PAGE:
William Loeffler is a playwright and journalist from Pittsburgh, Pennsylvania. He worked 15 years writing features for the Pittsburgh Tribune-Review. He has also written travel stories based on his trips to all seven continents. He and his wife, Michelle, ran the Boston Marathon in 2009.
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East Ridge High School senior Kate Sawyer recently took home a TWIST EPIC award, which stands for Target Women in Science and Technology and Engagement, Passion, Innovation, and Curiosity. Sawyer, of Woodbury, is one of 25 women in Minnesota to earn the honor, which recognizes those who demonstrate their dedication to science, technology, engineering, and mathematics. She received the award Oct. 13 at Target Headquarters in Minneapolis. At right is her Target engineering mentor Janell Hibbard.
Cooper Swenson, 6, is a photogenic little guy with blond hair and a sweet smile. He’s mad about trains and likes to wrestle with his younger brother Sawyer, 4. The elder son of Kate and Jamie Swenson of Cottage Grove was diagnosed with autism spectrum disorder when he was 3. He’s non-verbal and may never speak. He creates his own weather: he can be a sunbeam one moment, a category 5 the next.
Students at Lake Middle School took a running jump Oct. 17 when they tried out a concept called Vault Safe. The pee-wee version of pole vaulting was created by Olympic pole vaulter and gold medalist Stacy Dragila and her former trainer Steve Thomas. Thomas stopped at Lake as part of a national tour to promote the sport, bringing his cargo of cut-down bamboo poles and a Johnny Appleseed's enthusiasm — not only for the sport of pole vaulting, but for its confidence-building potential.
They didn't get to see snow, but they sure packed a lot of Minnesota into one week. St. Ambrose of Woodbury Catholic Community hosted two members from their sister parish in the village of Esmeralda Cuba last week. On their first trip to the United States, Fr. Yosbel Puentes Dousac and Sister Leticia Ortiz Alonso dined at the home of a parishioner, attended Mass, visited St. Ambrose school's Spanish immersion class, saw the new St. Croix Crossing bridge in Oak Park Heights and toured the Cathedral of St. Paul. They also dined at Sole Mio restaurant in Woodbury.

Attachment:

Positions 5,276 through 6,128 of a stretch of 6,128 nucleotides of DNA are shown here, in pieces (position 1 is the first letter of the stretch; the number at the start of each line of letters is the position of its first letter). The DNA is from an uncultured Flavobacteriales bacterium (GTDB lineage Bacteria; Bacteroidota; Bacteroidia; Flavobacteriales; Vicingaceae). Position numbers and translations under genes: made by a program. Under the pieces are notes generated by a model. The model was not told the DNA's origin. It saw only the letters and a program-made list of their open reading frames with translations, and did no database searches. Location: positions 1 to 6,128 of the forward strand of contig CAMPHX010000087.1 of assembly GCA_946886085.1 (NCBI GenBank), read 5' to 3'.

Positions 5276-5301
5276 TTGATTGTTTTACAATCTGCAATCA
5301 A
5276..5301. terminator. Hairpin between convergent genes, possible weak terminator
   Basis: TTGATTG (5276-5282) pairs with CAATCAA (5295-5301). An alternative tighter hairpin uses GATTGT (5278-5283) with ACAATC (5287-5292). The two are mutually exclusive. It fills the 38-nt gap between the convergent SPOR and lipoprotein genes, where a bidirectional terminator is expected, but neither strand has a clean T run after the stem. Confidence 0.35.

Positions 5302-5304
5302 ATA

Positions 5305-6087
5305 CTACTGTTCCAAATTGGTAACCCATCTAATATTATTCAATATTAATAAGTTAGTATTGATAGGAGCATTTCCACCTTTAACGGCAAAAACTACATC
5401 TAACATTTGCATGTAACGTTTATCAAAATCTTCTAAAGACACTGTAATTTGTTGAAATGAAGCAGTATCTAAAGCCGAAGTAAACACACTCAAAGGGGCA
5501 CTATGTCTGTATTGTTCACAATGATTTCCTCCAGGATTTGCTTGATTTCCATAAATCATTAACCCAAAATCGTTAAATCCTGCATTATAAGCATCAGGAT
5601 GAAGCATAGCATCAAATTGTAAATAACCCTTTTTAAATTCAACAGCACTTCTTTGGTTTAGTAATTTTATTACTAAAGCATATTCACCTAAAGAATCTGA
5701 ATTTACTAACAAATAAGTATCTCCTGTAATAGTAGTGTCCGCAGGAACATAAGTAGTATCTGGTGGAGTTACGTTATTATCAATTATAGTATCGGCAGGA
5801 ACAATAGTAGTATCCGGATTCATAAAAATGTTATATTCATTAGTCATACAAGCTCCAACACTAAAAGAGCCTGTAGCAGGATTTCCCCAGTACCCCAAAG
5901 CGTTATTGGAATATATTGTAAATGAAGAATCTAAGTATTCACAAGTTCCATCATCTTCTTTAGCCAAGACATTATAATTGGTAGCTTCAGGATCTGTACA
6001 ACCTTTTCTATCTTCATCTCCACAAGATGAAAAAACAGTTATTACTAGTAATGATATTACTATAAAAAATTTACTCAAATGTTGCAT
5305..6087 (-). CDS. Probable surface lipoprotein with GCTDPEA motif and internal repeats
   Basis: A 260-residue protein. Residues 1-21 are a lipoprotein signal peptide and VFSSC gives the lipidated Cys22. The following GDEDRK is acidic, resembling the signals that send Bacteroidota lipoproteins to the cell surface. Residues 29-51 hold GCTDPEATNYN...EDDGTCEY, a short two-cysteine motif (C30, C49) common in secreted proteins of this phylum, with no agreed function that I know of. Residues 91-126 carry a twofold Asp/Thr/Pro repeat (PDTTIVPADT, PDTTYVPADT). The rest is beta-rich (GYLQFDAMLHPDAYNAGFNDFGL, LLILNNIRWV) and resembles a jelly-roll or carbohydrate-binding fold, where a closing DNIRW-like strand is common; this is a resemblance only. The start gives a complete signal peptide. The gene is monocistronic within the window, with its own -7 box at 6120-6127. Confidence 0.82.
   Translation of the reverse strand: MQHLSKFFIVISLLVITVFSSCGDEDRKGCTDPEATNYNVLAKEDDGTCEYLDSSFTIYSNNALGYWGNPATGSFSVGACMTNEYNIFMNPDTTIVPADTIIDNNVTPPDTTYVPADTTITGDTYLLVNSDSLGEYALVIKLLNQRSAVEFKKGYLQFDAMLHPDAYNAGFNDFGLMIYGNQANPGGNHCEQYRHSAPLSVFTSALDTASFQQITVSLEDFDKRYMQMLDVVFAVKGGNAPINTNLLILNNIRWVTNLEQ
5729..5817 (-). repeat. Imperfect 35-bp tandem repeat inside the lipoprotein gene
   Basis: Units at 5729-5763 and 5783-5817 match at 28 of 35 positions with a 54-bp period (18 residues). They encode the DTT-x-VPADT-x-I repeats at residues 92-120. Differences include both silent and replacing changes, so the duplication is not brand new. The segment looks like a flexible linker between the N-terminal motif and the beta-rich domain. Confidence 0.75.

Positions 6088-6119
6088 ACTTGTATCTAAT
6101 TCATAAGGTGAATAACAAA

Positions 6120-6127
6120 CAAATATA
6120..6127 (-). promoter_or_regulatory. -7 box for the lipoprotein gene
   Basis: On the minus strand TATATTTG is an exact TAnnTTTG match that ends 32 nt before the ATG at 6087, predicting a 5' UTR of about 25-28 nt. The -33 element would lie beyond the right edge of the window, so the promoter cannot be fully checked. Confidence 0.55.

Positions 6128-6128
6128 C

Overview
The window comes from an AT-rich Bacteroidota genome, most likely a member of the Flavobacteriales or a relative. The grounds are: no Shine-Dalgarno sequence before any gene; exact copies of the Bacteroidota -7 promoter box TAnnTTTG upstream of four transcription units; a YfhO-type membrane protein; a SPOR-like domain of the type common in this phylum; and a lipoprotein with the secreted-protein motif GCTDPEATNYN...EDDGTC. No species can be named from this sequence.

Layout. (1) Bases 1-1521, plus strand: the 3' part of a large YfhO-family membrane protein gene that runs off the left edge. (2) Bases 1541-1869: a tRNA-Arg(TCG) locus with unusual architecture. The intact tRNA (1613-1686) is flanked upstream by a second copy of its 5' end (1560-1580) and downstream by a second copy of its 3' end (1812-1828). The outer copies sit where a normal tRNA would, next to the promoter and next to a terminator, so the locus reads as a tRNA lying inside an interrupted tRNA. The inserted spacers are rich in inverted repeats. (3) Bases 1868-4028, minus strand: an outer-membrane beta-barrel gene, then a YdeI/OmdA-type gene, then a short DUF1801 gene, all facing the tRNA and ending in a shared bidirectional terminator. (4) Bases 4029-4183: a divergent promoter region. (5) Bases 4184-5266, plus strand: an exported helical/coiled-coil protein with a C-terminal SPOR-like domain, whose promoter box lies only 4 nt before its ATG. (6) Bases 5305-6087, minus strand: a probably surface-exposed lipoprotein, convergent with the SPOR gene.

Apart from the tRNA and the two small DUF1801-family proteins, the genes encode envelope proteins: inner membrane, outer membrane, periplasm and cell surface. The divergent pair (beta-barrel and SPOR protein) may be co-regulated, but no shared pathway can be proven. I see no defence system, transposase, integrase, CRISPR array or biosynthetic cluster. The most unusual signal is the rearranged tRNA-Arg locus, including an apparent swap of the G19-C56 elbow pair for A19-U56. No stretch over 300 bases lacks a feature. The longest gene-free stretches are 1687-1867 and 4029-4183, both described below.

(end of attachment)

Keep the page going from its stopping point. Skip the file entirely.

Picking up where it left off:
Eugenia Popa is proud of her Romanian origins. Her home in Woodbury is decorated with ceramic plates and traditional folk masks, bearded and horned, that hearken back to ritualistic pagan times. She considers her homeland to be unique among its neighbors in Eastern Europe. It owes its name and romantic language to the Romans, who made Dacia, as it was known, part of their empire from 106-274 A.D. "It's the only country of a Latin origin surrounded by Slavic people," she said.
Valerie Wick has a few stories to share with her classmates at Cottage Grove Middle School. The 12-year-old singer and actor just finished a four-week run in "The Abominables," the youth hockey musical at Children's Theatre Company in Minneapolis. "I was actually doing online school for a while (because) the school stuff was more portable and the schedule is more flexible," she said. "I'm going back to the brick and mortar school."
They may own bragging rights as the city with the largest inclusive playground in Minnesota — a 21,500-square-foot climb and swing venue that accommodates able-bodied and disabled children alike. But even should it be eclipsed by newer, larger facilities, the Woodridge Park Inclusive Playground will still represent the collective heart of Cottage Grove, whose residents, elected officials, city staff and business owners worked four years to bring it into being.
Lisa Horn of the Minnesota Run Series met with members of Cottage Grove Random Runners Sept. 28 during one of their regular runs at Woodridge Park. Horn is visiting running clubs around the region to promote their Series Participation Award, a seven-race challenge where groups compete to register the most members for each event. Clubs can follow the standings online. The meet-ups also provide the chance for Minnesota Run Series to become more involved with the running community they serve. "We realized that more and more runners are deciding to run with clubs," Horn said.